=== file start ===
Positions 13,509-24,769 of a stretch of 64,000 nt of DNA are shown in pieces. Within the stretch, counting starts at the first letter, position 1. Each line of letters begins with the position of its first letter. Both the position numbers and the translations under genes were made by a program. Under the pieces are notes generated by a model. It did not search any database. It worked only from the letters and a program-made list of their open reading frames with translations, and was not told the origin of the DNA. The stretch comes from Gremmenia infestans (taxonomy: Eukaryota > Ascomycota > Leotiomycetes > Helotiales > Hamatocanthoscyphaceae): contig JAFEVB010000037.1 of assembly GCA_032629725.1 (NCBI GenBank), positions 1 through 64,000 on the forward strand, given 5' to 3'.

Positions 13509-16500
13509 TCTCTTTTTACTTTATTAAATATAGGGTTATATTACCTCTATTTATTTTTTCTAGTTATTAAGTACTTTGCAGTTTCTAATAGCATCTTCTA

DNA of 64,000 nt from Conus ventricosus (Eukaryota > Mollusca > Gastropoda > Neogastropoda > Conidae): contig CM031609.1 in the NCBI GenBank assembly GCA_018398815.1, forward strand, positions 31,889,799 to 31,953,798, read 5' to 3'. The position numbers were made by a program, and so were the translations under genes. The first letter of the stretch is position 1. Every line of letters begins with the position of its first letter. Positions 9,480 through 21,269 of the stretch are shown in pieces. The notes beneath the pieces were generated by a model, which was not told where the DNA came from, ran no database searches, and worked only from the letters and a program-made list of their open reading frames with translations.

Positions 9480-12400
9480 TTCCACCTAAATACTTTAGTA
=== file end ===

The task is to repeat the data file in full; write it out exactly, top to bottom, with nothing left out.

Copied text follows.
Positions 13,509-24,769 of a stretch of 64,000 nt of DNA are shown in pieces. Within the stretch, counting starts at the first letter, position 1. Each line of letters begins with the position of its first letter. Both the position numbers and the translations under genes were made by a program. Under the pieces are notes generated by a model. It did not search any database. It worked only from the letters and a program-made list of their open reading frames with translations, and was not told the origin of the DNA. The stretch comes from Gremmenia infestans (taxonomy: Eukaryota > Ascomycota > Leotiomycetes > Helotiales > Hamatocanthoscyphaceae): contig JAFEVB010000037.1 of assembly GCA_032629725.1 (NCBI GenBank), positions 1 through 64,000 on the forward strand, given 5' to 3'.

Positions 13509-16500
13509 TCTCTTTTTACTTTATTAAATATAGGGTTATATTACCTCTATTTATTTTTTCTAGTTATTAAGTACTTTGCAGTTTCTAATAGCATCTTCTA

DNA of 64,000 nt from Conus ventricosus (Eukaryota > Mollusca > Gastropoda > Neogastropoda > Conidae): contig CM031609.1 in the NCBI GenBank assembly GCA_018398815.1, forward strand, positions 31,889,799 to 31,953,798, read 5' to 3'. The position numbers were made by a program, and so were the translations under genes. The first letter of the stretch is position 1. Every line of letters begins with the position of its first letter. Positions 9,480 through 21,269 of the stretch are shown in pieces. The notes beneath the pieces were generated by a model, which was not told where the DNA came from, ran no database searches, and worked only from the letters and a program-made list of their open reading frames with translations.

Positions 9480-12400
9480 TTCCACCTAAATACTTTAGTA